This is a record of using the Leica Super angulon 3.4/21 with a digital camera.

Table of contents

Photo example (with HASSELBLAD X2D)

There are two types of Leica R-mount Super Angulon lenses: the old type with an F value of f/3.4 and the new type with an F value of f/4. The f/3.4 lens is a symmetrical lens in the tradition of the M-mount lens, and the rear element protrudes significantly toward the mount. This protrusion is not so much of a concern with M-mount lenses, but it looks odd when viewed as an R-mount lens with a flange back of 47.15mm.
Before mounting the lens on a camera, make sure that there is enough space inside the mount, or it may interfere with internal parts of the mount and damage the inside of the mount. The LEICA T camera in my possession could not be mounted due to a structure inside the mount and in front of the sensor.
The lens fixing method is also elaborate: the lens stopper part is aligned in advance and attached to the mount, and the lens is fixed by rotating the silver slide part on the right in the photo below.

The f/3.4 version of this lens was released for the film Leica SL, but was difficult to use, requiring the mirror to be up when in use; the f/4 version is a common retrofocus lens and can be used normally with the R Leica. The quirky f/3.4 version has a varied market price, and depending on the dealer, it can be purchased at a price so low that it is hard to believe it is a Leica wide-angle lens.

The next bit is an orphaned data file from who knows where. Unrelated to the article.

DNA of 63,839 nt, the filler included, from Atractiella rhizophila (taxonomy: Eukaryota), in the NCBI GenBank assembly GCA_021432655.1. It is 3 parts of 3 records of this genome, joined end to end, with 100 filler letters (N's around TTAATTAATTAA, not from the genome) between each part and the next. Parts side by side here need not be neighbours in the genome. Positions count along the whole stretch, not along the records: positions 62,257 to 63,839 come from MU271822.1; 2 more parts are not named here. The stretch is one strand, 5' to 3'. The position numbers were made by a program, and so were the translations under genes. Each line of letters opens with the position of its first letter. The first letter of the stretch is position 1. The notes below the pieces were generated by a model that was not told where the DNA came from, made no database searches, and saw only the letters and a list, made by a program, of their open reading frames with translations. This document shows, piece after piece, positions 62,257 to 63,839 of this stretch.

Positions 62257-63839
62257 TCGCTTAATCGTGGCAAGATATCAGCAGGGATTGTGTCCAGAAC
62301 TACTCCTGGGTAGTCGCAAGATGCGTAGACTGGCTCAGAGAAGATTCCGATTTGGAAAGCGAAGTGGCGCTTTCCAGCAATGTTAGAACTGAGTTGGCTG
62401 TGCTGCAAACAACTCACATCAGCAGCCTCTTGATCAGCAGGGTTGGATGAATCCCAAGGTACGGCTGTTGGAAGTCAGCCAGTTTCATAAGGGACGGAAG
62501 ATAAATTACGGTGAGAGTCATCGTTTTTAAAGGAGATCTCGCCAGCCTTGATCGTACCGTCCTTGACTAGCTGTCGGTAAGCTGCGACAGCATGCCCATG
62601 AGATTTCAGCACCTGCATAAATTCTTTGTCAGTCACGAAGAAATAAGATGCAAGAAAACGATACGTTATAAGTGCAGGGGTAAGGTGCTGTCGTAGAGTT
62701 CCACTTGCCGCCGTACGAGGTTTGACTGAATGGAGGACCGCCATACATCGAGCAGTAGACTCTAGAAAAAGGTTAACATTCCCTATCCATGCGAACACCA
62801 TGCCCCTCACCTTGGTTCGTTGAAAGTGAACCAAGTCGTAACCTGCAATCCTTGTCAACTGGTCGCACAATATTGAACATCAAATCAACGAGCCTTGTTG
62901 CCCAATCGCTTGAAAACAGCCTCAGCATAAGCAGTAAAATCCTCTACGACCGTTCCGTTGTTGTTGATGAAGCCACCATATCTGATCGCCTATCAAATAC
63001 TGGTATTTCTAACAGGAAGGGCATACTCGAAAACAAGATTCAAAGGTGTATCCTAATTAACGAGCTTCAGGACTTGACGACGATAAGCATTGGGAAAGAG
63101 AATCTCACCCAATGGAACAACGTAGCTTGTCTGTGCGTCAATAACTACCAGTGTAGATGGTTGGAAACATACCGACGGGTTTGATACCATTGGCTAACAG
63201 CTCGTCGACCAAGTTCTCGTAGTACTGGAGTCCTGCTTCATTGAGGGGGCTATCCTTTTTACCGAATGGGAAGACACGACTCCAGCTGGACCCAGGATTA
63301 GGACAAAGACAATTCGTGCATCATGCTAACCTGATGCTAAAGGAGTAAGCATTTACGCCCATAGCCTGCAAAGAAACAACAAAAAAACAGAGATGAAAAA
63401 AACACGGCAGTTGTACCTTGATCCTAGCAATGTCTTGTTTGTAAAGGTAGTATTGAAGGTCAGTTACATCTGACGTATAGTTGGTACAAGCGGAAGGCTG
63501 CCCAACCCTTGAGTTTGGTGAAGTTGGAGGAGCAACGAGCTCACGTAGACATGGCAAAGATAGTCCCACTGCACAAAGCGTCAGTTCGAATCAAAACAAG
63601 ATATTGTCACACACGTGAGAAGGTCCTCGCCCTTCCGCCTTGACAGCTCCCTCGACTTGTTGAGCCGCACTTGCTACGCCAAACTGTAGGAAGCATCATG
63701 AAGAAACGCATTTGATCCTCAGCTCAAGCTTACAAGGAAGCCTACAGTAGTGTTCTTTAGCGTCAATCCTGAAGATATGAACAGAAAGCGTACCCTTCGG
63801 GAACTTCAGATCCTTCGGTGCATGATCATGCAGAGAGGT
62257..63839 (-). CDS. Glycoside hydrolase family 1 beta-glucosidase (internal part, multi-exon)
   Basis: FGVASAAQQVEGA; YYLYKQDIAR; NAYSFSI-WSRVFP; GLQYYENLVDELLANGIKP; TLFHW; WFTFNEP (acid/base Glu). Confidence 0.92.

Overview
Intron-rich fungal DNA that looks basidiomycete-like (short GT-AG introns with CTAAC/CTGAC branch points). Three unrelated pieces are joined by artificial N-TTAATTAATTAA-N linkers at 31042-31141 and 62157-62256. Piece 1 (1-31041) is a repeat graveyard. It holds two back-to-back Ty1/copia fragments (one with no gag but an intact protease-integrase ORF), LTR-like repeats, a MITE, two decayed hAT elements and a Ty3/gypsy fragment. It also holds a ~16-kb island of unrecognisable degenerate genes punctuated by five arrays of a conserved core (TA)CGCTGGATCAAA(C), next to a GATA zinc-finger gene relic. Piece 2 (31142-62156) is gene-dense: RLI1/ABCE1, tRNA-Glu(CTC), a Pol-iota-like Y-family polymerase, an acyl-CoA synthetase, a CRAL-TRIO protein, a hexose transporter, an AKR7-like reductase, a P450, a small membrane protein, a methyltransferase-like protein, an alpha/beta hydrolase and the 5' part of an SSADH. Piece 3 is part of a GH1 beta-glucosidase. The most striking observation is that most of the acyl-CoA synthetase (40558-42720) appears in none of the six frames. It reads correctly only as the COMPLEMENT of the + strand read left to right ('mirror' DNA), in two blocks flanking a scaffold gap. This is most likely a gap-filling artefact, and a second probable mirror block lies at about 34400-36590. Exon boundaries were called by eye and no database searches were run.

And we believe that one of the reasons for the unpopularity of wide-angle lenses with symmetrical optics such as the f/3.4 lens, with its protruding rear lens element, is that it causes not only vignetting but also color cast on older full-size sensors.
However, the HASSELBLAD X2D, which is currently my main lens, has a large sensor, and although the image circle is not large enough for this lens, it is very good that color cast does not occur.
Since it just barely covers 36mm, or 82% of the 44mm wide sensor, it is considered to be a 35mm lens with no problem, and depending on the sensor used, this lens may be reviewed to enjoy symmetrical, distortion-free images.
The lens I own has a brass finish on the lens rangefinder part where the paint has peeled off.

The Super Angulon 21mm is a wide-angle lens offered by Schneider on an OEM basis.
The minimum focusing distance is 0.2m, and the rotation angle from infinity to the minimum focusing distance is about 350 degrees, almost all the way around.
The aperture ring is a hassle, the focusing ring is at the tip of the lens, and although the lens barrel is thin, I personally think the shape is designed to minimize misoperation.
In keeping with the Super Angulon tradition, four aperture blades are used.

focal length(mm)21
Maximum aperture3.4
Minimum aperture22
Leaf blade4
Lens configuration4groups 8elements
Minimum distance(m)0.2
Lens length(mm)19R-mount
Lens max diameter(mm)70
Filter diameter(mm)Series VIII

Reference links



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